Archive for Announcements


It's here. Not the car battery, and not another one of the movies, but the First DIHARD Speech Diarization Challenge and the associated Interspeech 2018 special session.

As discussed in "My summer" 6/22/2017, I spent a couple of months last summer in Pittsburgh working with a couple of dozen other people on a workshop project with the title "Enhancement and analysis of conversational speech", whose primary focus was automatic diarization: determination of who spoke when.

The opening and closing presentations for this workshop are available here — see also "Too cool to care", 8/12/2017, and Bergelson et al., "Enhancement and analysis of conversational speech: JSALT 2017", ICASSP 2018.

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Tangut workshop at Yale

On the weekend of January 19-20, 2018, there was a Tangut Workshop at Yale University.  Organized by Valerie Hansen and sponsored by the Yale Council of East Asian Studies, this was an intense, exciting learning experience for the 35 or so people who were in the room most of the time.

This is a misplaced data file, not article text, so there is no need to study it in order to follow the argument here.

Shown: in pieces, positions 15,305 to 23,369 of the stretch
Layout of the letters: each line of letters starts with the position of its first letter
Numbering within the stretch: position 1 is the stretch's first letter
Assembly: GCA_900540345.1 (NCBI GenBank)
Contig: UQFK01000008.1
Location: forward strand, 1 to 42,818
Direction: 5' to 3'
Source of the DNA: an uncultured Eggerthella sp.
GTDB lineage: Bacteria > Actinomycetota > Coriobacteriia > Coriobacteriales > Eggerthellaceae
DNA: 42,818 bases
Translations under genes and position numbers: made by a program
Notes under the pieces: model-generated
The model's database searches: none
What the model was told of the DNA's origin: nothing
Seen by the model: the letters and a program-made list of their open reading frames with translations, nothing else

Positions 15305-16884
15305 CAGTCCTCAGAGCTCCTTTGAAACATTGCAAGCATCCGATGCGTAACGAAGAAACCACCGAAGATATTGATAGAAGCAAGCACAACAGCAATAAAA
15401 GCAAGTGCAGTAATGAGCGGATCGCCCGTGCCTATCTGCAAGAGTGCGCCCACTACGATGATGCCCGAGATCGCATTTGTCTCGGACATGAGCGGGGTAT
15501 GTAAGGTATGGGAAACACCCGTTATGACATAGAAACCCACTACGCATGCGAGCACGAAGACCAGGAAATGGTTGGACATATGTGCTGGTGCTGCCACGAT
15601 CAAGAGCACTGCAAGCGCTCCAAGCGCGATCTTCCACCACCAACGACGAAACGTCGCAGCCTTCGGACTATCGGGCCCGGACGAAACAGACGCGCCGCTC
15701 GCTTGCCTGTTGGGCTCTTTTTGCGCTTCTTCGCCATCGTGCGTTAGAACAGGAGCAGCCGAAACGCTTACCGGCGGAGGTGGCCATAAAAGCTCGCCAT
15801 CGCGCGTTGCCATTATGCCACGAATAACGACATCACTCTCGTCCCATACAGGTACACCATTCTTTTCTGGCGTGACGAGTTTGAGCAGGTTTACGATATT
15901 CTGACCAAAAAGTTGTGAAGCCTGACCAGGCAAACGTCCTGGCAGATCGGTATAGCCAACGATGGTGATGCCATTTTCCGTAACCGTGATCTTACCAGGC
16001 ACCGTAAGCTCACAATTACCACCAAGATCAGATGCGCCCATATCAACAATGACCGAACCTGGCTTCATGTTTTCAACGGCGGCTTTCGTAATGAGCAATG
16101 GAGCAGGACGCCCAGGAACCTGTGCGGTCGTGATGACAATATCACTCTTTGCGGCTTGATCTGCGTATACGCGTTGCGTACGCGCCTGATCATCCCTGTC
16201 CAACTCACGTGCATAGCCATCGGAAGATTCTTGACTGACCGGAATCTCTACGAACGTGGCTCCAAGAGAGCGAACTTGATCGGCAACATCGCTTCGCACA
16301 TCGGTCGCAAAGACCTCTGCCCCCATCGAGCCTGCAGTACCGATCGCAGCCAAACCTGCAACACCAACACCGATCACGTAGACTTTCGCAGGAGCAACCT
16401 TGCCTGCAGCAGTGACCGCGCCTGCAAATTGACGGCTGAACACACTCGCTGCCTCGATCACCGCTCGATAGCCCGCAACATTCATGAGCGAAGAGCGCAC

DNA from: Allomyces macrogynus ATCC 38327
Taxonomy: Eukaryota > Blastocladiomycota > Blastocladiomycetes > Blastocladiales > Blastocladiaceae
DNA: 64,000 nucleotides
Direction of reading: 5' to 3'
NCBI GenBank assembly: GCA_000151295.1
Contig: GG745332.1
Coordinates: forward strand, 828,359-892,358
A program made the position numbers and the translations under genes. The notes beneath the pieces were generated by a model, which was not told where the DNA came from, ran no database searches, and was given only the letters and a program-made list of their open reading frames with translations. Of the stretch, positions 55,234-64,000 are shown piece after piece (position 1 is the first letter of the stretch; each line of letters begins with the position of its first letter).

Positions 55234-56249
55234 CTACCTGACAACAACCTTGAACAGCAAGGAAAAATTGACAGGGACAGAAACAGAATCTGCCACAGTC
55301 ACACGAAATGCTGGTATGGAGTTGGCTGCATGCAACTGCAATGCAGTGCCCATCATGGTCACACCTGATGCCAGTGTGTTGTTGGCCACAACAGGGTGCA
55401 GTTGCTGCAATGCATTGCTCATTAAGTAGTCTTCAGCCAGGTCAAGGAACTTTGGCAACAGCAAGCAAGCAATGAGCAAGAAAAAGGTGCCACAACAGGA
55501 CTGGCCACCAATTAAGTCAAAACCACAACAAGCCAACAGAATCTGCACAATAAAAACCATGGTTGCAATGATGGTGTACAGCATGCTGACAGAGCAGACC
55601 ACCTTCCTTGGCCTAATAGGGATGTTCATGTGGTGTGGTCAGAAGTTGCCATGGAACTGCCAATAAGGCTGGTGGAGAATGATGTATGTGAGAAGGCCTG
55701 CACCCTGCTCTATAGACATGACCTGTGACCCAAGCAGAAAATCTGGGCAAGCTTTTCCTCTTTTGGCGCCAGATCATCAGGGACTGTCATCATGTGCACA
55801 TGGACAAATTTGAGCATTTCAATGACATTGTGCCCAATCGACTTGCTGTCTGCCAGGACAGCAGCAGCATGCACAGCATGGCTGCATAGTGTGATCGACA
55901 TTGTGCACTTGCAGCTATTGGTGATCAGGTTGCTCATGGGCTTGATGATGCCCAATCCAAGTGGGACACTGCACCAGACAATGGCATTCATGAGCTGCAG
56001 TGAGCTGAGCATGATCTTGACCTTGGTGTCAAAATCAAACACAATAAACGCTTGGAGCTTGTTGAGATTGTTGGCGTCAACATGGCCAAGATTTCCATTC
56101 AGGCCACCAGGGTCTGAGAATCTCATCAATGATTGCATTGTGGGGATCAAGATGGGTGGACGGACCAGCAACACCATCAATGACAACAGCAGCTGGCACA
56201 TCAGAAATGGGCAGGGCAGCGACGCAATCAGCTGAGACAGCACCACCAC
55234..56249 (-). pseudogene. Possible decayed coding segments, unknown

Many readers may be scratching their heads and asking, "Tangut?  What's that?  And why should we at Language Log be concerned with it?"

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There is No Racial Justice Without Linguistic Justice

Today we celebrate the life and legacy of Martin Luther King Jr.

One of my favorite Martin Luther King Jr. quotes come from a speech he delivered at a retreat attended by staff of the Southern Christian Leadership Conference in South Carolina, one year before he was assassinated:

“We have moved from the era of civil rights to the era of human rights, an era where we are called upon to raise certain basic questions about the whole society. We have been in a reform movement… But after Selma and the voting rights bill, we moved into a new era, which must be the era of revolution. We must recognize that we can't solve our problem now until there is a radical redistribution of economic and political power… this means a revolution of values and other things. We must see now that the evils of racism, economic exploitation and militarism are all tied together… you can't really get rid of one without getting rid of the others… the whole structure of American life must be changed. America is a hypocritical nation and [we] must put [our] own house in order.” (King 1967)

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ADS Word of the Year is "fake news"